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Resolve

Posted by on Apr 9, 2013 in Featured, Health, Quotes & Thoughts, Uncategorized | Comments Off on Resolve

Resolve

A choice, irrespective of whether it is based on reasons why, comes from an individual resolve.  According to the the Vedas, the ancient spiritual texts of India, Sankalpa, or resolve, is the single most important element for an individual on their path. Resolve is the anchoring intention that holds one steady through the internal storms of confusion, doubt, resistance, rationalization and fear. I believe that resolve is beyond will power. Resolve is the confluence of universal and personal truth; it is awareness that strikes into action. Will power alone predicates itself on rules or restrictions, as in “I will not eat sugar anymore!”. These are external boundaries that emanate from the mind of the individual, holding them captive. When we make such declarations, we are exporting our power into external boundaries. Resolve on the other hand emanates from within, as a silent, but powerful choice: “I am honouring and celebrating life by nourishing myself.” Where will power can be severe, or constricting, resolve is an act of love. Resolve lives in the heart. Over the past few weeks as I have been ruminating on this topic, I’ve witnessed many inspiring stories of personal resolve from friends, and acquaintances. A common element that arose in every story was that none of these individuals committed to restricting themselves with rigid rules. They each held a personal intention, but also allowed themselves the freedom to act spontaneously. One friend whose intention was to quit smoking began noticing a subtle inner sense of repugnance for smoking, even when he indulged the urge. He increasingly began to identify with that quiet sense until he felt an unequivocal repugnance for cigarettes and quit successfully. Another friend had been practicing veganism for a little while, but allowed herself to indulge in KFC, after which she felt quite ill, and has not craved KFC since. Resolve extends from a paradigm of freedom and abundance. Creating external rules suggests that we do not trust ourselves with our choices. I’ve often heard people use language like “I’m not allowed,” “I can’t,” or “I’m not supposed to” with regards to lifestyles that they themselves have engineered. What I’ve also observed is that some folks are reticent about making commitments for fear of failure or mistake. Resolve has nothing to do with success or failure. Resolve weathers “slips” and continues to stand, to shine. Nor does it become dogmatic or punishing. Resolve empowers the individual with an awareness of their capacity for integrity, responsibility, resilience. It lives within each human being as a seed potential. It lives within you. As a gesture of my own resolve, I will share with you a recent commitment I have made. I have chosen to no  longer participate in factory farmed animal products. Because I made this choice from a place of love and reverence for life, I feel freer and more empowered when I contemplate it. It is my personal resolve to “be the change,” in Gandhi’s words. I share it with you as a gesture of faith in your own capacity for integrity, peace, and...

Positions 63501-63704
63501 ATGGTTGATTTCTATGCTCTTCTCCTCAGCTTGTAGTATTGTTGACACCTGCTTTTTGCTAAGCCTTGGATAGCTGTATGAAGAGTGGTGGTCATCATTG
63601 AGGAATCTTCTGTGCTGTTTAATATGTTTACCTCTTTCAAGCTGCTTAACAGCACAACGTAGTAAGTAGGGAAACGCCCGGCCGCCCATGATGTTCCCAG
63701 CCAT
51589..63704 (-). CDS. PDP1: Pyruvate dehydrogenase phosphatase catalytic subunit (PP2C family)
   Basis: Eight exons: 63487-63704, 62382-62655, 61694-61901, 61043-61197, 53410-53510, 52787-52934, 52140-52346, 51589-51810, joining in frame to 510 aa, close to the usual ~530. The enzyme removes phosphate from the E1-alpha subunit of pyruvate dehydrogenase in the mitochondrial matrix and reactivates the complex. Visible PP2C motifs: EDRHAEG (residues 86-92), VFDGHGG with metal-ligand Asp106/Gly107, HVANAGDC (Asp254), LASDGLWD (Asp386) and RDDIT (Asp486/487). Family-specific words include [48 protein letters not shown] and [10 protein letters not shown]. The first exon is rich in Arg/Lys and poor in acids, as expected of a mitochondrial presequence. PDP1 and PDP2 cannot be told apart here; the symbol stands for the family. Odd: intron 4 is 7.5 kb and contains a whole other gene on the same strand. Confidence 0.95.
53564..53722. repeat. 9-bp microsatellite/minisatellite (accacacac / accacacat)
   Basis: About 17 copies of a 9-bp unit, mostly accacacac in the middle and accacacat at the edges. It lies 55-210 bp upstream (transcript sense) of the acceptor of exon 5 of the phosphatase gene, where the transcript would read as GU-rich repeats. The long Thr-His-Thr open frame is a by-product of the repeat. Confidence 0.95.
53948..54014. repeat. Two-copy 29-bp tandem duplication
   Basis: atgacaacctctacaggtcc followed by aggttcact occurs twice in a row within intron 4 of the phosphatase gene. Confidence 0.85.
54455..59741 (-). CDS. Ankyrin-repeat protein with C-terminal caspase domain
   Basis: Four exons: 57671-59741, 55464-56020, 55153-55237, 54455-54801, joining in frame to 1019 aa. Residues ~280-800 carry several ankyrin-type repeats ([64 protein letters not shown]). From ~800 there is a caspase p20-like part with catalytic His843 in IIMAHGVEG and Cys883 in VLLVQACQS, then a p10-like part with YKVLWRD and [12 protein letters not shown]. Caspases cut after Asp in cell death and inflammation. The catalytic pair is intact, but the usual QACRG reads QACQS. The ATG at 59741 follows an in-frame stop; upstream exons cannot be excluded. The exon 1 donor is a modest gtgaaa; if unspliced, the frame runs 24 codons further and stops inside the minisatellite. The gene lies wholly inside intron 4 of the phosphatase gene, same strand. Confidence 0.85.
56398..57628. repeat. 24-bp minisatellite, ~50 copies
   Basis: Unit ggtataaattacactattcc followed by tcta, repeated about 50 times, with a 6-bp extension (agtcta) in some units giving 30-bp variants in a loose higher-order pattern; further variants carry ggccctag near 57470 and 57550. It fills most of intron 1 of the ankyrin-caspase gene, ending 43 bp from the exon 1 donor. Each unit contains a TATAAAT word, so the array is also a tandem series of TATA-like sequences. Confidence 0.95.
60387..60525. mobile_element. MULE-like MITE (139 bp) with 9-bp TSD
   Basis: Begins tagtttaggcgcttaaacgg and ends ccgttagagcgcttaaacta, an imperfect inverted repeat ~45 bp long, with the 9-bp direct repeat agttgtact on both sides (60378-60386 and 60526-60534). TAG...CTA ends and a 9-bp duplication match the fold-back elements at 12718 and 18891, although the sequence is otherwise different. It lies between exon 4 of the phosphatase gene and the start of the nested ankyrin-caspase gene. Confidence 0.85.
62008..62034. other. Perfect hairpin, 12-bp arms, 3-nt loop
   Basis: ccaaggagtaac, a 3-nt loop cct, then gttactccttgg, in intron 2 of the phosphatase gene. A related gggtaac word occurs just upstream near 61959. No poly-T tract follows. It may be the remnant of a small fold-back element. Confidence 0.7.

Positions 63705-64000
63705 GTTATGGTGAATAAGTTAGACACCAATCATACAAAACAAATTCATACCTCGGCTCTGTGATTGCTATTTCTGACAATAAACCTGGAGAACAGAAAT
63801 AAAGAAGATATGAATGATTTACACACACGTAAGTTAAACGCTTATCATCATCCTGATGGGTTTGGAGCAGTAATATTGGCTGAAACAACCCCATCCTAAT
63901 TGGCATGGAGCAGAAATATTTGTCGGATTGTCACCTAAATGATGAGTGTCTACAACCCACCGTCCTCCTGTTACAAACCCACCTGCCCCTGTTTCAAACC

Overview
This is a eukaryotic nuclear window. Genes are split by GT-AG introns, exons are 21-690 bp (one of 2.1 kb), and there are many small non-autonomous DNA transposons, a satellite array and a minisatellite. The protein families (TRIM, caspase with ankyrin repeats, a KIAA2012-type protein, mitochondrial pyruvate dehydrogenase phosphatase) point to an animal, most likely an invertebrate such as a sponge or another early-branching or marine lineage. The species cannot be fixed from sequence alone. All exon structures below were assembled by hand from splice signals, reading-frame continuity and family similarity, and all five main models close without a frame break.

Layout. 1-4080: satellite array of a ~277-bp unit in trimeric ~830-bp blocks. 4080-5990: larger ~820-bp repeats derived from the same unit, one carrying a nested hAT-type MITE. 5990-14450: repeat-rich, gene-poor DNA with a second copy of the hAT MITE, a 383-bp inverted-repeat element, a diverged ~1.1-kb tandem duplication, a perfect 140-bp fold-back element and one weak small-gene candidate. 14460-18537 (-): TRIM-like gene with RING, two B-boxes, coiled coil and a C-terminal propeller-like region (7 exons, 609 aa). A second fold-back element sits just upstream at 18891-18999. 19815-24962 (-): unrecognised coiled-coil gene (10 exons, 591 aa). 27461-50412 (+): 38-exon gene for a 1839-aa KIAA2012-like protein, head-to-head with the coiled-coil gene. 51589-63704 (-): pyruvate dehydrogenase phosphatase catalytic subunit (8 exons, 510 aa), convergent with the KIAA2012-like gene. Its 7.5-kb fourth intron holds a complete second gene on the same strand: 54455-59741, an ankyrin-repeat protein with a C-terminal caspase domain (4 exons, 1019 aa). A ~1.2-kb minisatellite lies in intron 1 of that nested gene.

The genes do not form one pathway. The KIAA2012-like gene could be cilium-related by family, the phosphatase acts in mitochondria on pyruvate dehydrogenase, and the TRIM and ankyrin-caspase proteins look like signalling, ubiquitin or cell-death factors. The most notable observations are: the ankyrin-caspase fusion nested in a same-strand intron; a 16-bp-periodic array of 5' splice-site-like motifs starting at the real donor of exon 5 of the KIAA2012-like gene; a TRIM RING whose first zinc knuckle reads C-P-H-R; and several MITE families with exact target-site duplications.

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Preparing for a Refresh

Posted by on Apr 4, 2013 in Featured, Health, How-To's, Quotes & Thoughts | Comments Off on Preparing for a Refresh

Preparing for a Refresh